This practice might seem counterintuitive – how could both increasing and decreasing the concentration of red blood cells in a climber's blood improve their performance? The answer lies in the concept of balance, or rather homeostasis, where for every adjustment there is a counter-adjustment. One of the healthy human body's responses to increased altitude is, it turns out, to create polycythaemia by up-regulating the production of red blood cells; this increases the oxygen-carrying capacity of the blood, which means that when there is less oxygen in the atmospheric air, and therefore less in the lungs on each breath, the red blood cells are capable of capturing as much of that scarce oxygen as possible and transporting it around the body. But this response does not come without its own side effects, the most pernicious of which is that increasing the number of cells in a millilitre of blood makes that blood more viscous. This thicker, stickier blood travels with much more difficulty around the capillaries and the areas of microcirculation in the body, which results in an increasing risk of losing circulation in the peripheries of the body, and of suffering from the results of blockages and clots. Further, the process is exacerbated by another alteration in the body's homeostatic balance: the ‘right shifting’ of the oxygen-haemoglobin dissociation curve. This curve describes the chemical response of red blood cells to lower-than-normal oxygen concentrations, which is to have more affinity to oxygen – that is, to bind to oxygen more strongly. 52 At the lungs this is a positive trait, allowing even more of the oxygen in the lungs to be ‘captured’ by the blood instead of being exhaled, and therefore ‘wasted’. But this is counterbalanced – as are so many bodily processes – by a negative, as the red blood cells are also more resistant to releasing their oxygen where it is needed in the body. The more oxygen is transferred away from blood cells as they travel around the body the lower the oxygen concentration is in the blood, until a point is reached, usually in the peripheries and small capillaries, where the red blood cells’ attachment to their oxygen is so strong that they cannot ‘do their job’ and deliver it. This exacerbates the challenges that thicker blood poses to the microcirculation, and compounds the risk of loss of circulation in some parts of the body.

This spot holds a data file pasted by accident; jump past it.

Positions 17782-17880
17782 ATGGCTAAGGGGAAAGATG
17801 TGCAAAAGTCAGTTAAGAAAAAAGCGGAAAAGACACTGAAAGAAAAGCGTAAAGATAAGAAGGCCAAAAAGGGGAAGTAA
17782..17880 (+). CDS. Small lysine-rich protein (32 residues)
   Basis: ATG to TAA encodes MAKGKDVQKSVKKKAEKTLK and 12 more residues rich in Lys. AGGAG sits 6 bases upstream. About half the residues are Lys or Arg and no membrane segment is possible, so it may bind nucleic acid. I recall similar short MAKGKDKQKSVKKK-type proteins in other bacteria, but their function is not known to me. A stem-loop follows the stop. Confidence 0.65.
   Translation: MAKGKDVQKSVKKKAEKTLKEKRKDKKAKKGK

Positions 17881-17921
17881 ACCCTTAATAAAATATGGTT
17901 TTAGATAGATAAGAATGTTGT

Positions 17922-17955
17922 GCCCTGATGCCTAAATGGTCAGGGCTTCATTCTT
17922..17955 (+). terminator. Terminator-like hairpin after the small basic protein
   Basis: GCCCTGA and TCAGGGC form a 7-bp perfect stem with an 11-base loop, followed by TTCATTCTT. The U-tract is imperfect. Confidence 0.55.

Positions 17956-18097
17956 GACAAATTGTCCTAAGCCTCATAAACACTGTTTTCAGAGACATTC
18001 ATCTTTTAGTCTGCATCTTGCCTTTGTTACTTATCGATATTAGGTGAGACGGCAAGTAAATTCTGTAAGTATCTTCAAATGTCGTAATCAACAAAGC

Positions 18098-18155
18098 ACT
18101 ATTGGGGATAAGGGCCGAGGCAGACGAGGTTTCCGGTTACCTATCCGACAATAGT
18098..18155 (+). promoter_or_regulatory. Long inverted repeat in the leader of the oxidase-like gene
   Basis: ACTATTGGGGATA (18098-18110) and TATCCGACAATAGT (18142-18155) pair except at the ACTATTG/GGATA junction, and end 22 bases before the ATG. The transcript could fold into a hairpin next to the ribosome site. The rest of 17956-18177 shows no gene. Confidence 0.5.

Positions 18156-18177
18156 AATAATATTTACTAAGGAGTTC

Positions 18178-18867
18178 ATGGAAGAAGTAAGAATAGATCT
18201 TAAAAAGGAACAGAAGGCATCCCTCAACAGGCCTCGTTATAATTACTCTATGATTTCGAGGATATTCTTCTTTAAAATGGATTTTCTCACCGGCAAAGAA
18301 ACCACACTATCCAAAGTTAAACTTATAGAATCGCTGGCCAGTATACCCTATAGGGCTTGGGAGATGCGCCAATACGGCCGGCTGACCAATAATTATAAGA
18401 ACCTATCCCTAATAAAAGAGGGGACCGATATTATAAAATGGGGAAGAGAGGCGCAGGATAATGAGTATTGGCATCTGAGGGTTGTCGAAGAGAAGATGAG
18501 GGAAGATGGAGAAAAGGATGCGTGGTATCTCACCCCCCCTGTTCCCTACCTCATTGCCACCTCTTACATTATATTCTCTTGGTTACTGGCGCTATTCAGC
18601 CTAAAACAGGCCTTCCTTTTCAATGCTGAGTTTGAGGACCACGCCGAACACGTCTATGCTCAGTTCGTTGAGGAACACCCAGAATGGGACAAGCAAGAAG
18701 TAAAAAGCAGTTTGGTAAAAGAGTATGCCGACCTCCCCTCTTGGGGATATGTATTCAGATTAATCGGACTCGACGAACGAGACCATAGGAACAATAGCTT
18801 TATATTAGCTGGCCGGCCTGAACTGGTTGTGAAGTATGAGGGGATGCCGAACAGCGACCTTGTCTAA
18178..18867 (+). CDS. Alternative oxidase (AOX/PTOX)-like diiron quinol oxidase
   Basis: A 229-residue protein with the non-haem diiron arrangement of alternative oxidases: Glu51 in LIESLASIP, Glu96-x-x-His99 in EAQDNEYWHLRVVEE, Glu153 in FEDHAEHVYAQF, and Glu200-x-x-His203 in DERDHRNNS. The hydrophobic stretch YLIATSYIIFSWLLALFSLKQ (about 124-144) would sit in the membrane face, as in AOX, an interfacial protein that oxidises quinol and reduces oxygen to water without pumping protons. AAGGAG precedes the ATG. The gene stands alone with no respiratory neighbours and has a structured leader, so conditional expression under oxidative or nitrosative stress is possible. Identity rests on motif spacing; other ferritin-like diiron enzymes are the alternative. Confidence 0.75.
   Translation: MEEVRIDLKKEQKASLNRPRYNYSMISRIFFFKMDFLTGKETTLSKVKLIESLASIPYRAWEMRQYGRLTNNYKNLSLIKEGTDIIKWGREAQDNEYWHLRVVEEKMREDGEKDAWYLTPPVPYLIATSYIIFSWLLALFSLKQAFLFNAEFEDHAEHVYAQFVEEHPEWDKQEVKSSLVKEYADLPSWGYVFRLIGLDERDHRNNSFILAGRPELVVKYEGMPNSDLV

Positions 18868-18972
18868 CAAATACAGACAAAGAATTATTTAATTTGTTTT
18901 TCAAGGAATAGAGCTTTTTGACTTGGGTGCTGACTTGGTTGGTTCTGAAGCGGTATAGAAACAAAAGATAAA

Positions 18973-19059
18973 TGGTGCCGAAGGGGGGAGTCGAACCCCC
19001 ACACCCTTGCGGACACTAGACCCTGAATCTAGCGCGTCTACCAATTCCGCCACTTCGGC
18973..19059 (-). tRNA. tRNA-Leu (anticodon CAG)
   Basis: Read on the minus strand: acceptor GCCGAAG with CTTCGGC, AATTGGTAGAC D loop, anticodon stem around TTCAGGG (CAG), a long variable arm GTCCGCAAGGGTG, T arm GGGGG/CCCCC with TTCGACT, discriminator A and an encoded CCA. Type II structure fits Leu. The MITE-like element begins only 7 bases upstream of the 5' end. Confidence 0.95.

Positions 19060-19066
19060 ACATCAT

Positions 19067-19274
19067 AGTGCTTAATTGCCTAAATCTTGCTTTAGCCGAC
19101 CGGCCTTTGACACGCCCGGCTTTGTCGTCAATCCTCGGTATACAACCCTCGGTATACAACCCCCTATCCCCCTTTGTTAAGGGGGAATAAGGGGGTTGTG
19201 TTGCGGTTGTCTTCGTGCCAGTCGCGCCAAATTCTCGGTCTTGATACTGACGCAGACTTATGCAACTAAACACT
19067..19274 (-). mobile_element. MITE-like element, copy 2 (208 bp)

One of the crucial lessons of extreme physiology is this realisation that the compensatory mechanisms of the body can only go so far, and that at the limits of adaptation they may become maladaptive, or cause harm to other bodily systems, or make bodily processes less efficient. This facet of adaptation was also, inadvertently, the spur that motivated the foundation of some of the world's most important and productive research centres into extreme physiology, when, as we will see below, due to the slippage between ‘blood’, ‘race’ and ‘ethnicity’, a Peruvian researcher interpreted a British researcher's statement about homeostasis as a national slur.
Blood and race
Western physiologists working in the nineteenth century maintained a long-standing, Eurocentric assumption that the ideal environment for humans was the temperate zone. While the (white) body might be able to survive in extreme environments, there would inevitably be a biological price to pay, both in an individual sense and also a racial one, evidenced by the fears of mortality and morbidity for civilians and soldiers in the ‘White Man's Grave’, and by anxieties that tropical environments would lead to the hereditary degeneration of more long-term colonial settlers. 53 The classic early twentieth-century restatement of this belief came from Joseph Barcroft (1872–1947), the British chemist and physiologist who researched extensively into respiration, circulation and altitude. In his seminal 1925 book, The Respiratory Function of the Blood, he suggested that ‘[a]ll dwellers at high altitude are persons of impaired physical and mental powers’. 54